Egypt ends 2013 tourism year on "dismal note"
Egypt's tourism minister described 2013 as one of the worst years on record for the country's tourism industry (Courtesy of Al Jazeera)
The number of tourists to Egypt dropped to 678,000 in December 2013, a decrease of 30.7 from December 2012, according to the state statistical agency CAPMAS.
The total of 5.1 million nights in December 2013 was also a significant drop of 63.1 percent from 13.9 million December 2012.
The tourists came mainly from Eastern Europe, followed Western Europe and the Middle East.
Until December, Egypt had about 9.4 million tourists generating around $6 billion for the year, compared with 11.5 million tourists in 2012 worth about $10 billion.
Tourism Minister Hisham Zaazou said in late January that 2013 was one of the worst years in tourism, caused mostly by political unrest and security problems spooking foreigners from visiting.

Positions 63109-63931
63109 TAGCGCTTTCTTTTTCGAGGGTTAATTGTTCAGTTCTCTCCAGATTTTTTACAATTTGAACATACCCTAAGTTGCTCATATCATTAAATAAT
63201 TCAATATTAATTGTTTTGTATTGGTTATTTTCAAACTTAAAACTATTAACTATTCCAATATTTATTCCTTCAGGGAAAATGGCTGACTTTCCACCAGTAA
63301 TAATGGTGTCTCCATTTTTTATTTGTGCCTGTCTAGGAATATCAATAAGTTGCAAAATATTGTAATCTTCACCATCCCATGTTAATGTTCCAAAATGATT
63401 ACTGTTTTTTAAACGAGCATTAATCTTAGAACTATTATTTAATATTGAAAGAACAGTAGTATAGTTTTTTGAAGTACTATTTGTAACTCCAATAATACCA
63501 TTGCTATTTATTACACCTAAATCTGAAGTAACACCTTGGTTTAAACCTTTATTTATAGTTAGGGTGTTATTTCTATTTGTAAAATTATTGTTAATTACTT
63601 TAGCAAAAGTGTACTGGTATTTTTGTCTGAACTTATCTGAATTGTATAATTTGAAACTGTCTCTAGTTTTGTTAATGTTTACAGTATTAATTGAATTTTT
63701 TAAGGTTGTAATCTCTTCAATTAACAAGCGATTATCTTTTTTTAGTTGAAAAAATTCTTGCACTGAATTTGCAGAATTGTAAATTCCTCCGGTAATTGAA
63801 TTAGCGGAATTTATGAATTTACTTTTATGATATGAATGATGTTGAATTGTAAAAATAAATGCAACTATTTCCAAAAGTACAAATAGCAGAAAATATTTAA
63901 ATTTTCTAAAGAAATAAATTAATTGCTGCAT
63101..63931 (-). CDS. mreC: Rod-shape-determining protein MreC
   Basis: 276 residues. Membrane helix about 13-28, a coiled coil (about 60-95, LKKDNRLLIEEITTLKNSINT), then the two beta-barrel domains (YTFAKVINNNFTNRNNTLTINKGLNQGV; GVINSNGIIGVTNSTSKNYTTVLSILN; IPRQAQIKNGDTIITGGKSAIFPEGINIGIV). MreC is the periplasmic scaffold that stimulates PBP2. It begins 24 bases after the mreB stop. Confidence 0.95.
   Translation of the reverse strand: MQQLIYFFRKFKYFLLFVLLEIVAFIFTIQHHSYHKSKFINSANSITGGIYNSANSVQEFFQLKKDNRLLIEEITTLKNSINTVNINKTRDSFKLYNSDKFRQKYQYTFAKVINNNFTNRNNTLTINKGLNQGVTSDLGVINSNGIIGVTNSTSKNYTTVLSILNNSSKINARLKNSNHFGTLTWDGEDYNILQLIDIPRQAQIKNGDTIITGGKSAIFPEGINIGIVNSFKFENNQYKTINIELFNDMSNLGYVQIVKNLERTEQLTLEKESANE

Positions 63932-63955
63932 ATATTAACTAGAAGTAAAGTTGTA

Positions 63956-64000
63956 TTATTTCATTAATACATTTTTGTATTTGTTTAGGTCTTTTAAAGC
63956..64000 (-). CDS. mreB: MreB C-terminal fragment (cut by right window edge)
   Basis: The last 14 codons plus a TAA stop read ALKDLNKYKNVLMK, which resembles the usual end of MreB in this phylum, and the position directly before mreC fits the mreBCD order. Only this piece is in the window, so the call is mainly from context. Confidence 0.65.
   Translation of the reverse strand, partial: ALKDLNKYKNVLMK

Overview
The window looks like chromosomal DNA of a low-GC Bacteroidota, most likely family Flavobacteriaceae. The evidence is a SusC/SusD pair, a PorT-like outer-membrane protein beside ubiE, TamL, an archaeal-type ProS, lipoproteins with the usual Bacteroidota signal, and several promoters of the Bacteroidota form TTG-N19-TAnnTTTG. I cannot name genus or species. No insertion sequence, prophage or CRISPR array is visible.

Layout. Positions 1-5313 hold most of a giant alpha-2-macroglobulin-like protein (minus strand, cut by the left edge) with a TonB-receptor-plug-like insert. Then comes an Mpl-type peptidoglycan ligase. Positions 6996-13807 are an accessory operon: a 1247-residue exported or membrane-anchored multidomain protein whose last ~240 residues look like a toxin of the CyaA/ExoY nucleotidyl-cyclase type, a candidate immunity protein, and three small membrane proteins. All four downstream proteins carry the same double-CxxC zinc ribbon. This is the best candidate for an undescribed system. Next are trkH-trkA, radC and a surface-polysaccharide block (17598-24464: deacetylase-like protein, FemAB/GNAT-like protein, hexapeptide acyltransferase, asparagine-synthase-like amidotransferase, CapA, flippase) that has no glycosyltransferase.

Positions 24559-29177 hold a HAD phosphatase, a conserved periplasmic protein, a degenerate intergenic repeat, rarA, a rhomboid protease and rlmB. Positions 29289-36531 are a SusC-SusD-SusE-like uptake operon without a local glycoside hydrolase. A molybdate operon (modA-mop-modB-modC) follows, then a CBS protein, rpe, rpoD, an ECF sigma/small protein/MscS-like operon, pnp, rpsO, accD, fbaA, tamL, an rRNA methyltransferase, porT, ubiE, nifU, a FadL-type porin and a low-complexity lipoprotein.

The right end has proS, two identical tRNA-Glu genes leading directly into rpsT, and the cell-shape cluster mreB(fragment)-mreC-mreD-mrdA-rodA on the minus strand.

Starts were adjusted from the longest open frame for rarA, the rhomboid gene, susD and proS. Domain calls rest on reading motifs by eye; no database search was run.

According to Zaazou, Egypt aims to attract 13 million visitors next year and bring in around $11 billion by the end of 2014.
The tourism industry, once worth more than a tenth of economic output, had been rebounding since the 2011 revolution, but suffered a blow after political upheaval in the 2013 summer, which saw Islamist president Mohamed Morsi ousted after mass protests against his rule and driving many countries to warn their nationals not to visit Egypt.
By the end of December, twenty-seven countries worldwide had eased or lifted travel warnings on Egypt.
By Dalia Farouk
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